|Nausea/vomiting||10 (30.3)||3 (30.0)||0.99|
|Leukocytosis, >103 cells/μL||32 (97.0)||10 (100.0)||1.00|
|Complication with distal metastasis||3 (9.1)||0||0.572|
|Lung abscess||1 (3.0)||0|
|Diabetes mellitus||20 (60.7)||5 (50.0)||0.55|
|Alcoholism||2 (6.0)||1 (10.0)||0.59|
|Malignancy||4 (12.1)||3 (30.0)||0.13|
|Biliary tract diseases||8 (24.2)||5 (50.0)||0.12|
|Liver cirrhosis||2 (6.0)||0||1.00|
|Chronic renal insufficiency||7 (21.2)||2 (20.0)||0.93|
|HBsAg positive||2 (6.0)||0||1.00|
*Mean ages of patients were 67.3 for those infected with serotype K1/K2 and 68.6 y for those infected with non-K1/K2. RUQ, right upper quadrant; CVA, cerebrovascular accident; COPD, chronic obstructive pulmonary disease; HBsAg, hepatitis B surface antigen. †Patients with serotypes K15 (1), K19 (3), K31 (1), K46 (1), K54 (2) and nontypeable (2).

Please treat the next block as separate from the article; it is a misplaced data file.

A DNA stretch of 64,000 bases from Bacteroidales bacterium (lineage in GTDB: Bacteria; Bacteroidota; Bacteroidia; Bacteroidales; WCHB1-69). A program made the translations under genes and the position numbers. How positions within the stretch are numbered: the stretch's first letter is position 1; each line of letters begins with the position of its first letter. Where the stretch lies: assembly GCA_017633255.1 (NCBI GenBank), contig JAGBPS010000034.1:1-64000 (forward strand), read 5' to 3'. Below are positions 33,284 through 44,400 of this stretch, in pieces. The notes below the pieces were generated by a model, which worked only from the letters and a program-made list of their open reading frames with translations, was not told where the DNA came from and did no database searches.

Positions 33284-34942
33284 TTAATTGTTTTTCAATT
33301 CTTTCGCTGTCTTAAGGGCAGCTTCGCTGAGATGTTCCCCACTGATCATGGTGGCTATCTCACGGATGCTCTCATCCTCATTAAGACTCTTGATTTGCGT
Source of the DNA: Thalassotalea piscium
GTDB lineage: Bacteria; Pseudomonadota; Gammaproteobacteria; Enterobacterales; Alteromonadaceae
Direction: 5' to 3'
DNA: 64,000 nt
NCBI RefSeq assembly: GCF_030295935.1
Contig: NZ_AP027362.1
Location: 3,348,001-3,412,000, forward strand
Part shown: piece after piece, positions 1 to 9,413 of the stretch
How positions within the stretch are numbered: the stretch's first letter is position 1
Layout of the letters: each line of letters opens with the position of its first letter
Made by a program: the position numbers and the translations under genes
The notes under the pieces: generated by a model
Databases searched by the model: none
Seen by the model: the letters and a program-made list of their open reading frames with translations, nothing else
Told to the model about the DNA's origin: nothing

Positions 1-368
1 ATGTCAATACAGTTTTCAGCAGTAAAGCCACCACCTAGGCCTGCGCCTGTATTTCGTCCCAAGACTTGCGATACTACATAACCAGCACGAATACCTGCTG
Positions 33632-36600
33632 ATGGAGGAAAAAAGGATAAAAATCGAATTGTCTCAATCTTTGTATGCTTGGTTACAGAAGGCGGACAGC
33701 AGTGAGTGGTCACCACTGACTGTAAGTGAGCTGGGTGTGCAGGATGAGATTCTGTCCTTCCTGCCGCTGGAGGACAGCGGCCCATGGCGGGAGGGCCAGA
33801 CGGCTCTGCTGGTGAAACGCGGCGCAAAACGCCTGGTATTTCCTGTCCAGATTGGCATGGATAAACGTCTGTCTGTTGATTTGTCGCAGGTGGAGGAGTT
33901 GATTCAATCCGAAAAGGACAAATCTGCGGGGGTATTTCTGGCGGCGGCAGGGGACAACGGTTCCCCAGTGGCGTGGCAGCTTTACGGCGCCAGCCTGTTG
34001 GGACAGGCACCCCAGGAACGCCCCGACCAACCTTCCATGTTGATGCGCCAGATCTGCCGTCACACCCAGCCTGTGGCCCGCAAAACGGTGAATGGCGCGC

|Group no.†||Source||Serum resistance||Phagocytosis, %‡||Mice LD50, CFU|
|1||P1||R||30.9||<2.6 × 102|
|HC-1||R||31.0||2.3 × 103|
|2||P2||R||24.2||<2.9 × 102|
|P8||R||18.3||<1.5 × 102|
|HC-2||R||8.8||3.5 × 102|
|3||P7||S||86.9||>1.7 × 105|
|P6||R||29.7||2.2 × 102|
|HC-3||R||35.6||3.0 × 102|
|4||P13||R||37.6||3.5 × 102|
|P10||R||30.7||<3.8 × 102|
|HC-4||R||18.8||<3.0 × 102|
|5||P11||R||20.4||2.3 × 103|
|HC-5||R||13.5||<2.4 × 102|
|6||P9||R||17.8||3.4 × 103|
|HC-6||R||31.7||1.7 × 103|
|7||P4||S||35.6||1.9 × 104|
|HC-7||S||33.1||5.2 × 103|
*All groups were positive for the rmpA and aerobactin genes. LD50, 50% lethal dose; P, patient; R, resistant: HC, health carrier; S, sensitive. †Isolates with an identical or clonally related pulsed-field gel electrophoresis profile from liver aspirate and feces of healthy carriers. ‡Percentage of K. pneumoniae phagocytosed by neutrophils after 15 min.
Keywords: Keywords: Klebsiella pneumoniae, capsular serotypes, gastrointestinal tract, pyogenic liver abscess, endogenous infection, bacteria, virulence, pulsed-field gel electrophoresis, Taiwan.